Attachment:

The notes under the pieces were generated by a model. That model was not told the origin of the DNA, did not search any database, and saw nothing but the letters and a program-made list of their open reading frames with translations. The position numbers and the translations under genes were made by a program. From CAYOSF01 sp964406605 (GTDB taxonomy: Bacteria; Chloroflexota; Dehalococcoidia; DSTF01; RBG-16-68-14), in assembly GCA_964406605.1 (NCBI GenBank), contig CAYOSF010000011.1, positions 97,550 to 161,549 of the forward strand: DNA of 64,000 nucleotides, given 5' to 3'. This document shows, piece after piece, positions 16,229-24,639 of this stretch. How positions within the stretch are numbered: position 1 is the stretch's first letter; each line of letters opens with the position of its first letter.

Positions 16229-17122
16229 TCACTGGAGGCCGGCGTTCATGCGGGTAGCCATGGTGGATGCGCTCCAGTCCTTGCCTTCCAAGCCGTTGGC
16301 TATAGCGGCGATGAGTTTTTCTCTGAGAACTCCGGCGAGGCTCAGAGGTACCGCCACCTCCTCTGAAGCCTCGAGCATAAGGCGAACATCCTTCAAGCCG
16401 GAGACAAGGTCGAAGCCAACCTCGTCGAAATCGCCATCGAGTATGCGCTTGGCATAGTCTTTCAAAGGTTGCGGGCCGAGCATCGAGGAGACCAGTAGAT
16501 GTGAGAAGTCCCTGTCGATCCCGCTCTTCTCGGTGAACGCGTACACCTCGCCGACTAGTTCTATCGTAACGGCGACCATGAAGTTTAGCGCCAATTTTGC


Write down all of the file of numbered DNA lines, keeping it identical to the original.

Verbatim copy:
The notes under the pieces were generated by a model. That model was not told the origin of the DNA, did not search any database, and saw nothing but the letters and a program-made list of their open reading frames with translations. The position numbers and the translations under genes were made by a program. From CAYOSF01 sp964406605 (GTDB taxonomy: Bacteria; Chloroflexota; Dehalococcoidia; DSTF01; RBG-16-68-14), in assembly GCA_964406605.1 (NCBI GenBank), contig CAYOSF010000011.1, positions 97,550 to 161,549 of the forward strand: DNA of 64,000 nucleotides, given 5' to 3'. This document shows, piece after piece, positions 16,229-24,639 of this stretch. How positions within the stretch are numbered: position 1 is the stretch's first letter; each line of letters opens with the position of its first letter.

Positions 16229-17122
16229 TCACTGGAGGCCGGCGTTCATGCGGGTAGCCATGGTGGATGCGCTCCAGTCCTTGCCTTCCAAGCCGTTGGC
16301 TATAGCGGCGATGAGTTTTTCTCTGAGAACTCCGGCGAGGCTCAGAGGTACCGCCACCTCCTCTGAAGCCTCGAGCATAAGGCGAACATCCTTCAAGCCG
16401 GAGACAAGGTCGAAGCCAACCTCGTCGAAATCGCCATCGAGTATGCGCTTGGCATAGTCTTTCAAAGGTTGCGGGCCGAGCATCGAGGAGACCAGTAGAT
16501 GTGAGAAGTCCCTGTCGATCCCGCTCTTCTCGGTGAACGCGTACACCTCGCCGACTAGTTCTATCGTAACGGCGACCATGAAGTTTAGCGCCAATTTTGC